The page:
Components of the circulation and their specific functions.doc - 6 Components of the circulation and their specific functions Components of the

Components of the circulation and their specific functions.doc

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6. Components of the circulation and their specific functions Components of the circulation A. Structure of vessel walls relates to their function B. Function 1. Arteries 2. Arterioles 3. Capillaries 4. Veins Aorta goes to large arteries which leads to small arteries. Blood vessels enter tissue and are in form of arterioles, then capillaries, venules, veins and vena cava. Specialised function of vessel types: Function depends upon: - Thickness of the vessel wall - Radius of the lumen - Wall composition can comprise of smooth muscle. Everything except capillaries have smooth muscles in their walls - Smooth muscle - Connective tissue with collagen and elastin - Endothelial cells (found in every vessel) line the whole cardiovascular system, secrete vasoactive substances nitric oxide (NO), endothelin, prostacyclin), express enzymes on their luminal membranes angiotensin converting enzyme (ACE, carbonic anhydrase). 1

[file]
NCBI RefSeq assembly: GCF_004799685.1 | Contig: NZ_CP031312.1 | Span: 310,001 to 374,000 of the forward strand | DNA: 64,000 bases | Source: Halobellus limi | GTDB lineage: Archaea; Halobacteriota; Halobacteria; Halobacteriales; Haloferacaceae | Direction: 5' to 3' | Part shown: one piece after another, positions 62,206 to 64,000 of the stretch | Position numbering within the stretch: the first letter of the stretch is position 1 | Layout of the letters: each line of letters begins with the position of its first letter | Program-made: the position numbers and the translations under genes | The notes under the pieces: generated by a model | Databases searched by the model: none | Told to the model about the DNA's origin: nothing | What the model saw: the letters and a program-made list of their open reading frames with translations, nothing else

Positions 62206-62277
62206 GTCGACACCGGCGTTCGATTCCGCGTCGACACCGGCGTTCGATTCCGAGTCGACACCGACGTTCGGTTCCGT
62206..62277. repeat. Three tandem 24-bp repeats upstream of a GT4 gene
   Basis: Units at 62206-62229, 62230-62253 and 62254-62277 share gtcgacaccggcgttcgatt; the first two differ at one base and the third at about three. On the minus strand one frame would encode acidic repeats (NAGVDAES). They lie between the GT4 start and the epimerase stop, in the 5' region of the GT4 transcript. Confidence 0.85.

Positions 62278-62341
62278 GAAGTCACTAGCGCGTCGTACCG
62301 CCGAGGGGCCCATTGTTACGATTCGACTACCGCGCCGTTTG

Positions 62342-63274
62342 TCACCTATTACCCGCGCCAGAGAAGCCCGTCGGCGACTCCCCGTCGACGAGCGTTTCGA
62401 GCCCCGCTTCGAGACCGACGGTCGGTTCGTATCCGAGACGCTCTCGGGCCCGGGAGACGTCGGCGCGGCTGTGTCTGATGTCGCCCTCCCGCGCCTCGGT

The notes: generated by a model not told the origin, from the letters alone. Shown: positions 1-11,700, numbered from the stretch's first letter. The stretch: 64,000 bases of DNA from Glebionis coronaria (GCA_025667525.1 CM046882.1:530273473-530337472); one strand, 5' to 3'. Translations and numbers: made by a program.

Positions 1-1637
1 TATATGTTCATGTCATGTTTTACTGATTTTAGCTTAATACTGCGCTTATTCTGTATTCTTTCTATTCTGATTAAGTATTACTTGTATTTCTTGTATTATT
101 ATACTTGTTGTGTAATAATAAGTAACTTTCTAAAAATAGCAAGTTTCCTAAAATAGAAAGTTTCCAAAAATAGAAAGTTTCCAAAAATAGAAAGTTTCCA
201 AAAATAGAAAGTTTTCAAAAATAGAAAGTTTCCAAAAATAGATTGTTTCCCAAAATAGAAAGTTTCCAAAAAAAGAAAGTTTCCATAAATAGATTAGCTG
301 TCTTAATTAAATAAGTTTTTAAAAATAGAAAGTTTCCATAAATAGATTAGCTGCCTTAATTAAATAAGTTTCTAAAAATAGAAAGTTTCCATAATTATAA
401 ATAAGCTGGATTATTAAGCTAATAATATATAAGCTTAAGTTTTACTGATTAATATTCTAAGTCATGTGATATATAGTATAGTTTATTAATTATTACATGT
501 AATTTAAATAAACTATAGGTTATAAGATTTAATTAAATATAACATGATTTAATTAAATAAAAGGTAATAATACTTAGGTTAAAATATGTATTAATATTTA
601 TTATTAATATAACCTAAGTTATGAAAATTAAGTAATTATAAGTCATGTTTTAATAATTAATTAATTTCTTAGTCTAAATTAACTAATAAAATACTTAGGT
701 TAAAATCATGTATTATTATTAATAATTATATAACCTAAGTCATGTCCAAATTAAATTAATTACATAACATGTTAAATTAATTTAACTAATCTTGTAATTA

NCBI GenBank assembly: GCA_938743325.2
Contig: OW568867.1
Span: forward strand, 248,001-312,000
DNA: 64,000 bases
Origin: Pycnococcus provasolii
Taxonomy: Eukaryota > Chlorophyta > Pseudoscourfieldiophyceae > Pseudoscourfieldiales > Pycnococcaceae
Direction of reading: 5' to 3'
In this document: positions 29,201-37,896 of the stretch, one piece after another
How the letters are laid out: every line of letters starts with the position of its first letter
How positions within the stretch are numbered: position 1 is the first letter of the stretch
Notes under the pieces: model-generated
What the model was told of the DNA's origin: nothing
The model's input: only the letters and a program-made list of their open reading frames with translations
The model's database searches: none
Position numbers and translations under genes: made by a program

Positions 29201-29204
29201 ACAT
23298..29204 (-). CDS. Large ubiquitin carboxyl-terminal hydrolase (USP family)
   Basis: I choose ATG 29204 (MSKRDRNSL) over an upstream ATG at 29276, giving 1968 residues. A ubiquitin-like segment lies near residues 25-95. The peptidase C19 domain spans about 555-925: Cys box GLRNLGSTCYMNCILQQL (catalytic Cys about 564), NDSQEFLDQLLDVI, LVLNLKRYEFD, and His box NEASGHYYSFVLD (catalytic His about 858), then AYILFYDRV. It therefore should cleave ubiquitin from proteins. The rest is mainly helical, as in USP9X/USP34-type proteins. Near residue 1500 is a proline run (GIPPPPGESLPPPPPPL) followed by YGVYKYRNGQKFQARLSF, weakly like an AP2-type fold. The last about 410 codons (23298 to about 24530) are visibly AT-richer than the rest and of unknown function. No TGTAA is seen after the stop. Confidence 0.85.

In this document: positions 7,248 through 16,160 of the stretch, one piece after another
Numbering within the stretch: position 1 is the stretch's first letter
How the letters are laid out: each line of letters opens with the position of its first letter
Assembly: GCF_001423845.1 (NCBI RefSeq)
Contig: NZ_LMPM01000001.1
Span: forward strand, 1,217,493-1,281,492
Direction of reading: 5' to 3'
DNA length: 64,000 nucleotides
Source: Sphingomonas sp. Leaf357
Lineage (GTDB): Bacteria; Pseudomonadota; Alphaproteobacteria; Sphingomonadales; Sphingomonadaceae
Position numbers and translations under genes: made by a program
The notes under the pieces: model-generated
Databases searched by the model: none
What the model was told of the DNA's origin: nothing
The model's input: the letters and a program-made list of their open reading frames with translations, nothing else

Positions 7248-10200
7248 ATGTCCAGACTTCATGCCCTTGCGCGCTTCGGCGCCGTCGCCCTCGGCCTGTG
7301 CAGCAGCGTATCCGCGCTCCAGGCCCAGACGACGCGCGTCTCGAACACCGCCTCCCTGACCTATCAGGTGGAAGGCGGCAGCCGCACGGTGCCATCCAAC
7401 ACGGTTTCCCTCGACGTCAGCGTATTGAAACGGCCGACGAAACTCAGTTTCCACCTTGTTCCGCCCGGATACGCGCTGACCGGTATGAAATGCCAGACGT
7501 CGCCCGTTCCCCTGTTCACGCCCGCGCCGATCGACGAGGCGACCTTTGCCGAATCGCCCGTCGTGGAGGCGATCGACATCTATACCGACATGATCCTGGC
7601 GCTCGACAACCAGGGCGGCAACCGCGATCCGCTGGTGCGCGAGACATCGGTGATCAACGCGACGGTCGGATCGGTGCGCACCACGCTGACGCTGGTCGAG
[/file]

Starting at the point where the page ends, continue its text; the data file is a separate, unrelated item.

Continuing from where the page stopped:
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1. Components of the (systemic) circulation The basic components of the circulation are the arteries, arterioles, capillaries and veins . Each class of vessels is connected in series (i.e., arteries are connected in series to arterioles) while within each class (e.g., capillaries) branching means that the individual elements are connected in parallel. As well as their obvious function as conduits for blood, each of the components have specialized functions that are reflected by their structure, particularly the composition and thickness of vessel walls and the diameter of the lumen of the vessels. Diameter of the lumen determines the resistance to flow. Very small diameters are associated with resistance or exchange vessels. Composition and structure of the vessel walls reflect i) different functions of the various components. ii) constraints applied by the Laplace equation The Laplace equation states that T = Pr where T is wall tension, P is the transmural pressure and r the vessel radius. Thus, the aorta with a large radius requires a thick, strong wall to provide the wall tension necessary to prevent tearing as a result of the blood pressure. In capillaries, the blood pressure is only 4 × lower than in the aorta but the capillary wall is only one endothelial cell thick. The thin capillary wall can contain the blood because its very small diameter means that the wall tension required to oppose the stretching of the wall by the blood pressure is miniscule compared to that in the artery. Laplace’s equation explains why vessels with large diameters need strong, thick walls to contain the pressure exerted by the blood without stretching or even tearing. And why capillaries have such thin walls. Blood pressure on inside. And pressure on outside is virtually 0. We have the wall tension on the outside and has to be sufficient so that the pressure inside the blood vessel doesn’t stretch and ultimately tear the vessel. The relationship between the wall tension and the blood pressure and the radius gives the Laplace equation. Wall tension = - pressure x radius. T = wall tension P = pressure r = radius of vessel.
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